I'm disappointed he won't be around for the 50th anniversary of Trek next year. It will seem a little somber without him around, to say the least... but I know that Trekkies everywhere will keep him in their hearts.

I sure will.

Friday, February 27, 2015

New release roundup for February '15

- Still Alice. Honestly, it's difficult to make affliction/disease movies distinctive anymore since, by necessity, they have to follow a similar pattern: normal life, discovery of affliction, cycling through the Kubler-Ross stages until we get to the misty-eyed slow death, or something close to it, at the end. Still Alice doesn't pave any new ground in this genre, but it is well done, and Julianne Moore makes it totally watchable and believable. Moore has always been a favorite of mine, from as far back as her Paul Thomas Anderson movies Boogie Nights and Magnolia, and then discovering her older work like Safe, and enjoying her in later movies like Far From Heaven, Children of Men and The Kids are All Right. She has deserved an Oscar for a long, long time and it's wonderful to finally see her with one at last. Kudos also to Kristen Stewart. It's good to know she's still doing indie movies now that she's through with you-know-what.

Since I didn't see many new movies this month, I thought I'd use this space to address this Variety article about the Wachowski Brothers Siblings and Jupiter Ascending. The belief expressed here is that the failure of the movie to catch on with a wide audience despite its original premise somehow signals the Death Knell for Original Movies in Hollywood, and that we're just gonna get more and more sequels and comic book/video game/TV show/YA novel adaptations, forever and ever amen, and that WE DESERVE IT.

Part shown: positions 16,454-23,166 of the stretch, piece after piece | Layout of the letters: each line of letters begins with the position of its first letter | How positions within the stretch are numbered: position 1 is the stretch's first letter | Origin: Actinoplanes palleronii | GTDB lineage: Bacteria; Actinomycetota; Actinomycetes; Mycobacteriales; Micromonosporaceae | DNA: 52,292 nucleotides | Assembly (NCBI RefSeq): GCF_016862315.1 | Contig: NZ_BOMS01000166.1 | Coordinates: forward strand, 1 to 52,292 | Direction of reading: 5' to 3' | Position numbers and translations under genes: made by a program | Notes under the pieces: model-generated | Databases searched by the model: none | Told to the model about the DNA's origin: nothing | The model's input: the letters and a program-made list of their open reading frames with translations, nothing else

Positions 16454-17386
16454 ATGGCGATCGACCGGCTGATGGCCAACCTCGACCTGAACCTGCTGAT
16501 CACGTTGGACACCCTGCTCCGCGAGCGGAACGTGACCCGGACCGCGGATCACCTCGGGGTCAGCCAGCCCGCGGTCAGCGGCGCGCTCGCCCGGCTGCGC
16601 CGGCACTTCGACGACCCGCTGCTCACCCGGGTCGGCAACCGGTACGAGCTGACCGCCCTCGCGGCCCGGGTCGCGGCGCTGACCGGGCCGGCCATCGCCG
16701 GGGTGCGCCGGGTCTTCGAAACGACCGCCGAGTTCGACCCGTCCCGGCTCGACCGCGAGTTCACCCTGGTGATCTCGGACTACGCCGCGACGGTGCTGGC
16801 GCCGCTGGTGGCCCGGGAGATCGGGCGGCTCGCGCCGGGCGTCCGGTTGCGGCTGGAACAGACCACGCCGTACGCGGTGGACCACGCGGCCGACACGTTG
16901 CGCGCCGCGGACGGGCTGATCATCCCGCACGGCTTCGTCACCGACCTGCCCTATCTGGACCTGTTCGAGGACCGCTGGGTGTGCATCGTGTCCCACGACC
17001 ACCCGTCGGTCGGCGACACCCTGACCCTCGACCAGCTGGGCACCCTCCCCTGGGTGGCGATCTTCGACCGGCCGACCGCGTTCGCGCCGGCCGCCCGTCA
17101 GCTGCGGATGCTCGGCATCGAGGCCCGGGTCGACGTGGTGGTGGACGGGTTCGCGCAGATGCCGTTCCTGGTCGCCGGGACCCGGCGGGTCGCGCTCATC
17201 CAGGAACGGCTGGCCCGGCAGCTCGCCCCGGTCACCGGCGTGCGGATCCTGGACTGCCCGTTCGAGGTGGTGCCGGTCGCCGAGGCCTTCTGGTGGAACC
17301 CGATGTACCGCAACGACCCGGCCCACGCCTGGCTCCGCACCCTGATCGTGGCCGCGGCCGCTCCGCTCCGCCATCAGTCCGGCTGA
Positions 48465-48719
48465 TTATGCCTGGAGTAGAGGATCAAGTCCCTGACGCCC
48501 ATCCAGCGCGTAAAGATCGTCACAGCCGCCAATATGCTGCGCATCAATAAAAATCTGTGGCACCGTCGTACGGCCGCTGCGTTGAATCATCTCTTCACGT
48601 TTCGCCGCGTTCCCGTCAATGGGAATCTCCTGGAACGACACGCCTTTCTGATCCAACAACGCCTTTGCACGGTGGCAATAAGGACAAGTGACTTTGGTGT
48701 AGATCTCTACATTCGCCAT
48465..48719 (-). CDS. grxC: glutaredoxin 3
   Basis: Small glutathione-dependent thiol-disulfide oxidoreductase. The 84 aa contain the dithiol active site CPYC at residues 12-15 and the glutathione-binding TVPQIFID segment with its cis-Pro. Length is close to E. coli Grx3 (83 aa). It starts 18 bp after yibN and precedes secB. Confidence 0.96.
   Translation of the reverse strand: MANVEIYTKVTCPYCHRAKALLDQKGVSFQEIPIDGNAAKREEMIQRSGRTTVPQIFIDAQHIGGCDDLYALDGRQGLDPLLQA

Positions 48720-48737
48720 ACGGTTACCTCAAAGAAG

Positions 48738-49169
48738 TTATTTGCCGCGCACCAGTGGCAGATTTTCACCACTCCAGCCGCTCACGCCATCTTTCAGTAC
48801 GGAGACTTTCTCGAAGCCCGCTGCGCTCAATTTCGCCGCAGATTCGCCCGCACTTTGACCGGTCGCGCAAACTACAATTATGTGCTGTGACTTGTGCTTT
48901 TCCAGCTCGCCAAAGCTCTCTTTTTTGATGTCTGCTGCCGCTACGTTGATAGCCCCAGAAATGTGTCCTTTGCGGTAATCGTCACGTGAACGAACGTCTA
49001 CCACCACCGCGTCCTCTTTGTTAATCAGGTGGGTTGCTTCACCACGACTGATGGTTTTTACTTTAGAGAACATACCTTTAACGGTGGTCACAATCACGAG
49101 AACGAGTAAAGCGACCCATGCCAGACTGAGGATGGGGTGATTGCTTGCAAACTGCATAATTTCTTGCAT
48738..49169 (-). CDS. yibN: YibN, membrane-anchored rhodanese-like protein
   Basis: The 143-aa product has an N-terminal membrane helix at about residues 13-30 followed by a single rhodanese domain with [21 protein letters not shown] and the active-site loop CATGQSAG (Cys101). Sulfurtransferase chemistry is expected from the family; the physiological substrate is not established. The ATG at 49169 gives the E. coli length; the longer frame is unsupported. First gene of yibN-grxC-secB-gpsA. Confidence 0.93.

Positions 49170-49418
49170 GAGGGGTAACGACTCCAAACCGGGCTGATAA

First of all, that ship has sailed years ago. Take your pick where it began: with the first Avengers movie, the first Spider-Man movie, the first X-Men movie, or maybe The Phantom Menace - doesn't matter. People have been singing this song for a long time, and the sky still has not fallen (yet).

More importantly: you wanna talk about truly original movies at the box office? Okay, let's talk about that. (All figures to follow via Box Office Mojo.) Let's talk about Neighbors and Ride Along, the top two comedies of 2014, with approximately $150 million and $134 million, respectively, on budgets of approximately $18 million and $25 million, also respectively. Let's talk about The Grand Budapest Hotel, a quirky independent film that opened on only four US screens before expansion, and went on to make $59 million domestic and $174 million worldwide.

Oh, I'm sorry, you meant sci-fi movies, didn't you? Okay, how about Lucy? Last year, it made $126 million domestic and $458 million worldwide. Or better yet, Interstellar: $187 million domestic, $671 million worldwide. No one denies that the odds are more against original material than ever these days, but they're still being made and they do still succeed (regardless of quality).

Beyond the numbers, though, the point I really wanna make is this: sometimes good directors make bad movies, or at the very least, movies that underachieve. It happens. Spielberg made 1941. Coppola made One From the Heart. Bigelow made U-571. Linklater remade The Bad News Bears! They all got it out of their systems and moved on in their careers, and the Wachowskis will, too. Granted, their post-Matrix careers haven't been quite as dominant, but I'd be willing to wager that the changes in the marketplace and the industry have as much to do with that as anything else. And personally, I think they could stand to go back to their Bound days and make something smaller for a change. Might be just what they need.

Thursday, February 26, 2015

The Prisoner of Zenda

The Madeleine Carroll Blogathon is an event in honor of the actress, presented by Tales of the Easily Distracted and Silver Screenings. For a list of participating bloggers, visit the links at either site.